I used my one Japanese tea pot to brew up roughly 1 tsp. of leaf to 6-8oz. of 165F water. After that, I adhered to the recommended two-minute brew time cap. That seemed longer than usual, but I found Mellow Monk’s recommendations to be sound. Especially after the surprise with the Mountain Snow.

The liquor brewed bright, radioactive green—as was typical with just about any sencha. The aroma from the cup was all garden grove, freshly-mowed Sunday afternoon suburban lawn, and something . . . vanilla-nutty. Huh . . . wasn’t expecting that.

As for taste, it was really strong on the grass and umami bit. Too strong, even. That made me think that perhaps the two-minute brew time was a little strong. Sure, it made for a great “farmer-style” burly brew, but that’s not what I was looking for.

A second infusion, at an indeterminate brew time—somehow—turned up a stronger, brothier . . . and absolutely perfect brew. All grass and citrus fruit. No idea how to explain that.

However, I did know I had to give it a second go.

I went at it again with a new set of leaves. The old ones were burnt to hell, and pretty well spent.  This time, though, I dialed the brew time down to a minute. Standard for a sencha.

The results were perfection, in just about every way. The intro was only slightly grassy, and then immediately transitioned into green tea–flavored vanilla silk . . . cream. The sensation was equal parts taste and texture; there was no distinguishing between the two.


When I finally got to this offering, I must admit . . . I was initially disheartened. They were teabags. In recent years, I’ve come to view teabags with a little bit of ire. No longer did I apologize for their existence. They were the one “innovation” that was (literally!) holding loose tea leaves back. However, with a deep sigh, I examined it . . . and quickly tore open the bag with a pair of scissors.

The contents were small-cut, fannings grade roasted sencha. Not to be confused with houjicha, which was comprised of leaves and stems; this was all leaf. Well, small leaf, anyway. I could see why they were bagged, now. I didn’t like the reason, but I could see it. The whole point was to have more leaf per surface area, and a mesh to prevent leaf particles from escaping. The end goal: a perfect delivery system for cold-brewed tea, for which this was intended.

Well, I chose not to abide by that design, and brewed it up hot. Boiling, even.

I took a teaspoon of fanned leaves, and brewed them up in my trusty houhin teapot. Leaf matter still somehow escaped through the pot filter, but not enough to be a nuisance. The resulting brew was . . . pleasant. Roasty, toasty, sweet and strong! This was one helluva heavy-bodied roasted sencha. Again, probably because of the leaf cut.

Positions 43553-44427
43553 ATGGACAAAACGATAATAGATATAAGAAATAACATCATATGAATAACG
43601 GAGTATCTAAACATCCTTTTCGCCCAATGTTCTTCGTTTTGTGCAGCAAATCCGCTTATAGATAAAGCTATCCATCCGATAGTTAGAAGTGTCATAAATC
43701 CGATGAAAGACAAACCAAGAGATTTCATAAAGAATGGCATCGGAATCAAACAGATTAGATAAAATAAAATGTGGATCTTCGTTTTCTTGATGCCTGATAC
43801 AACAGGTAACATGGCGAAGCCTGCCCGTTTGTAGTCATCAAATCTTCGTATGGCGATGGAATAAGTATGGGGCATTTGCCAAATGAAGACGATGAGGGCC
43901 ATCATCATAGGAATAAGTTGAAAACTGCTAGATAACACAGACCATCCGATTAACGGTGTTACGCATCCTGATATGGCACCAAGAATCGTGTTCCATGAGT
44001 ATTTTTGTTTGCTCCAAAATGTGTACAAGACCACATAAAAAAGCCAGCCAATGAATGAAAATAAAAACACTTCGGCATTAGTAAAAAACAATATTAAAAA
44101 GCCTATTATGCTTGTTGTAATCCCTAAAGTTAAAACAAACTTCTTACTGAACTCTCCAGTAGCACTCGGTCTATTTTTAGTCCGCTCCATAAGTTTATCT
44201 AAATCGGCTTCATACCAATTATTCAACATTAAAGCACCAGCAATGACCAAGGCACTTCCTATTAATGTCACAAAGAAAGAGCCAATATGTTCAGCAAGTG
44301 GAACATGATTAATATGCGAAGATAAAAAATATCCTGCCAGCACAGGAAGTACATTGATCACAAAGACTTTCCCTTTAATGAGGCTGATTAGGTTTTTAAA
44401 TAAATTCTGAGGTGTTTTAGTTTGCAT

On another occasion, I took one of the whole bags and put it in my travel mug.

The amount of leaf in the bag was meant for a 32oz. cold-brew. My tea tumbler only carried 14oz. This would be interesting.

Honestly, though, I found it perfect. All the roasty-toasty-sweet goodness showed through in the brew, and—even stranger still—it held up to an hour-long steep. Some folks on Instagram cringed at that fact, but who cares?

A few weeks later, I decided to finally brew it up properly. As in, a cold-brew. I wasn’t a fan of most cold-brewed teas, especially the ones I made myself. I could never get it right. Iced tea was more my thing. But, given that this was designed for that purpose, I gave it the benefit of doubt.

Small problem, though. I didn’t have a 32oz. pitcher for the brew-up. All I had was a 16oz. plastic mug . . . with a straw. It even had my name on it.

Whatever . . . I prepped it anyway. I even ductaped the straw hole.

Soon after, I plopped the bag in, filled it with room temp water, and stuck it in the fridge. Optimally, Mellow Monk said to pull it out after three-to-four hours. I . . . er . . . forgot about it until Hour Number Five. Oops.

That evening, I pulled it out and gave it a good shake, per the brewing instructions. I was shocked to discover that a layer of beer-like froth developed after said shaky-shaky. Seriously, it looked like a lager.

Luckily, it didn’t taste like one. All the pleasant roasty-toasty-sweet notes were there, perfectly intact—only cooler. Almost dangerously pleasant in hot weather; like having a beer during a backyard barbeque.

Wow, this simple blog went insanely long. I guess I had more to say about these teas than I thought. Gotta hand it to good ol’ Kazuo Watanabe, he knows how to play with tea leaves in unique ways. From tamryokucha, to powdered sencha, to cold-brewed roasted green tea, there’s quite a bit of versatility to his “kit” of teas.

A wide range of flavors . . . from the Land of Bears.

To buy Mountain Snow, go HERE.

To buy Kuma Green, go HERE.

To buy Kumagawa, go HERE.


Singpho Phalap


A Wild Darjeeling


  1. So just to recap, there are bears in the land of bears, the sencha was quite like sencha and you failed to set fire to the teab*gs.

  2. A tea beer from the land of bears?